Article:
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great man. He is one of the best mathematicians the last age produced. A new kind has sprung up amongst us of late; since his time science has been greatly increased by introductions from foreign schools; but it remains to be proved, whether the finesse and nicety of the present system is of greater use in strengthening the mind than that which exercised the talents of Newton. Who ever is destined to occupy any situation of distinction or public utility, cannot do better than add to his stock of information the matter of these very improving lectures: he can never go unim proved away: he will carry with him into life so much ingenious knowledge, if he has given his attention to the course, that he will every where meet with consideration and respect, while he can render service or furnish instruction.

I always thought the study of Political Economy essential to a gentleman's education. I was a frequent, almost constant, attendant upon Professor Pryme. Many object to this study, as a dry uninteresting complication of theories, which only harass or per plex the mind; that it has a dangerous tendency, and is calcu lated to give the statesman's politics a discontented turn. Such is the language of smatterers and sciolists; flies, that have not power enough to burst the spider's web. "Drink deep, or taste not," is a precept as applicable to this as to any other branch of knowledge. The slender stock of these casuists is just enough to cause their own alarms; if they had proceeded to inquire with greater minuteLess, the advantages would have instantly suggested themselves, and they would have obtained that entire and comprehensive view of the subject, which endues the mind with juster notions. There is scarcely a topic, even the commonest in the affairs of life, which is not connected with political economy. It is true that there is a great diversity of opinion among the leading authors, Malthus, Ricardo, and others; but practical knowledge and experience will correct many errors, and reconcile most of their differences. Pryme is a native of Yorkshire, and, as well as others of his countrymen, is not a very pleasing orator; but he is a man of talent, and has conquered his natural disadvantages. By the precision which he has gained from an excellent education, he has made his course of lectures a systematic and luminous exposition of his favourite science. I own it requires a strong liking for the study to go through to the end. "Aliquando bonus dormitat." The good man sometimes nods. But those who want information will wait patiently for it. Those who have itching ears' will think their time thrown away. He has lately instituted conversaziones on Saturday evenings at his own house, which a few students attend, who wish to obtain explanations of knotty points in a more familiar manner than the public lecture allows of. This is a great advantage; and besides, is a sacrifice on the part of the Professor

which deserves the gratitude of those who have enjoyed his society and received so many kind attentions.

There is one person who must not be passed over without notice, because he is a remarkable instance of the manner in whichTM men may make their own fortunes, and raise themselves by their own great exertions to a state of comparative independence, from the lowest situations in life. Professor Lee's powers of mind must be of the highest order, if the account which is generally received of his extensive learning be true. Under every difficulty and disadvantage he made himself a profound scholar. To accomplish this end, it is said of him that he purchased the elements of his classical and oriental library with the bounty which he received on entering the militia, as a private soldier; and in that obscure character he secretly laid the foundation of his present fame. The honours of the university, which has adopted this self-taught son of science, are but just tributes to his acknowledged merit and celebrated learning. His Hebrew lectures are attended by many young men, who, by their researches in those hitherto too much neglected paths of sacred literature, aim at distinction in their profession. The fountains of learning are here opened with no riggard hand; and those fertilizing streams are poured forth on cultivated soils, which may well be expected to produce the fairest fruits.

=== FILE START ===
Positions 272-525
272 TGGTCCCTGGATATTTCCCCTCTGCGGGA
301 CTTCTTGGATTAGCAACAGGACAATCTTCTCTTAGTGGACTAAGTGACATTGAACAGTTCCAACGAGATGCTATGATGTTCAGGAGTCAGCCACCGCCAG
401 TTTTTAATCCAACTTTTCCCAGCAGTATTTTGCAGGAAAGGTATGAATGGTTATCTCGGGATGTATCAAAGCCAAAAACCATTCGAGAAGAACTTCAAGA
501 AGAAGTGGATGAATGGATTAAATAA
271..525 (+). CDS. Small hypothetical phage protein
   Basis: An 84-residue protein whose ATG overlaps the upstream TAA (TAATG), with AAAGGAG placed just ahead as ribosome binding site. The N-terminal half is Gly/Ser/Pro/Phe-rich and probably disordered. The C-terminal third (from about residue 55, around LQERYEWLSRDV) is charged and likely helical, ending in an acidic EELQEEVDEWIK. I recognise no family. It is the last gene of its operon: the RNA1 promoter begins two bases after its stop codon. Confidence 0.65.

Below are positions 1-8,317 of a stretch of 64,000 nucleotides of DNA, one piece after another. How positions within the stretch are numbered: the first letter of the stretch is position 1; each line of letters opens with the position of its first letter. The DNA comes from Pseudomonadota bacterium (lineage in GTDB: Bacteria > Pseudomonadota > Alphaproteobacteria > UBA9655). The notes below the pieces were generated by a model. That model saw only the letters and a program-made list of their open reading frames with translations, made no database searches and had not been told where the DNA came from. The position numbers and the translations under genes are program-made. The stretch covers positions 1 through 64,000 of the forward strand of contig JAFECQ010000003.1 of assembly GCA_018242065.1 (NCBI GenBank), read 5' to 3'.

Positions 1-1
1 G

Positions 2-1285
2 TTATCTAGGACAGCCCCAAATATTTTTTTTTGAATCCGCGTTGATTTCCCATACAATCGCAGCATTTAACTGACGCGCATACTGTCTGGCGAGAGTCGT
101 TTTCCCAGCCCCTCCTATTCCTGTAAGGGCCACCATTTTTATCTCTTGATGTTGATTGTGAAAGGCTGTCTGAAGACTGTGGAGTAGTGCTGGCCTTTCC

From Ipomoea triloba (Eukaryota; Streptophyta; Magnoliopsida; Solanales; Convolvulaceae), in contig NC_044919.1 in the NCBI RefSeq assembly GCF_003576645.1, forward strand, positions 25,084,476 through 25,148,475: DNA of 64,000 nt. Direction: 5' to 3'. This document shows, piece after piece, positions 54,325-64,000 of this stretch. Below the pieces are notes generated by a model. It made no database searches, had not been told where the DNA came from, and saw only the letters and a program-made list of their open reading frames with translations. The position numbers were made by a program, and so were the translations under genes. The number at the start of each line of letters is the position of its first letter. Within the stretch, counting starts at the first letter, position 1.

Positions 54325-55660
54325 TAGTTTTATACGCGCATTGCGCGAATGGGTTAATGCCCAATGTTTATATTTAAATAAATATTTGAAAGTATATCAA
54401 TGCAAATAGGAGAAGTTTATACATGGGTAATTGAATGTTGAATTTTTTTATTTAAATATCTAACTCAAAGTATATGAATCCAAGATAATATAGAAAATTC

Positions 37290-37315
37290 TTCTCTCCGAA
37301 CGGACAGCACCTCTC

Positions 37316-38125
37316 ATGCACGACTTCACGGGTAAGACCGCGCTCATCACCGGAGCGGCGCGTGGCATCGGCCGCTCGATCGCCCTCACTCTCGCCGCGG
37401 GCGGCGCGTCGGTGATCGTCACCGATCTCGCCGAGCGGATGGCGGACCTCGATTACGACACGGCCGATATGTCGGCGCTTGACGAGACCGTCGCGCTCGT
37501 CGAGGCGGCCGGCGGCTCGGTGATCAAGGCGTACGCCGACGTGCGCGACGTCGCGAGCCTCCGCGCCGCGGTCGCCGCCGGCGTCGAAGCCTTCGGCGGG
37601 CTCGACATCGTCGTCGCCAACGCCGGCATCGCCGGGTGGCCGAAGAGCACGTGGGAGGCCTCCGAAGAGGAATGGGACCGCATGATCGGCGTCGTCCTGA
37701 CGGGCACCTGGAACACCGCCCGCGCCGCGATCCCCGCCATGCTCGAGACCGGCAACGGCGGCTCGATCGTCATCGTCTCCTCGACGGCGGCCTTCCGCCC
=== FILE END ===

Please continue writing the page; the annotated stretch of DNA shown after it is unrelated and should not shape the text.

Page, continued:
There are many names which deserve attention; but their pursuits are not so popular as others, or they are confined to paricular professions. The Professor of Botany is superannuated. The professors of Medicine are very patiently heard by embryo physicians and young apothecaries. They are all excellent in their different departments: I have no inclination to decide between them, or their more important rivalry with the Machaons of Edinburgh. I must remark, by the way, respecting Anatomy, that although the Professor is a man of great talents, and has very pleasant manner of communicating his knowledge, still I should wish to see none among his auditors, but those who intend to embrace the medical profession exclusively. It requires deep attention, and must abstract a young man's thoughts from his prescribed studies; so that when he engages with his contemporaries in the contest of honours, he finds how entirely he has misapplied his time and talents. I have known instances of such failures.

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To the famous orators repair,

Those ancient, whose resistless eloquence
Wielded at will that fierce democratic,
Shook the arsenal, and thundered over Greece
To Macedon and Ártaxerxes' throne.-Milton.

THE celebrity of the great classical writers is confined within no limits, except those which separate civilized from savage man, Their works are the common property of every polished nation. They have furnished subjects for the painter, and models for the poet. In the minds of the educated classes throughout Europe, their names are indissolubly associated with the endearing recollections of childhood,-the old school-room,-the dog-eared grammar, the first prize,-the tears so often shed and so quickly dried. So great is the veneration with which they are regarded, that even the editors and commentators, who perform the lowest menial offices to their memory, are considered, like the equerries and chamberlains of sovereign princes, as entitled to a high rank in the table of literary precedence. It is, therefore, somewhat singular that their productions should so rarely have been examined on just and philosophical principles of criticism.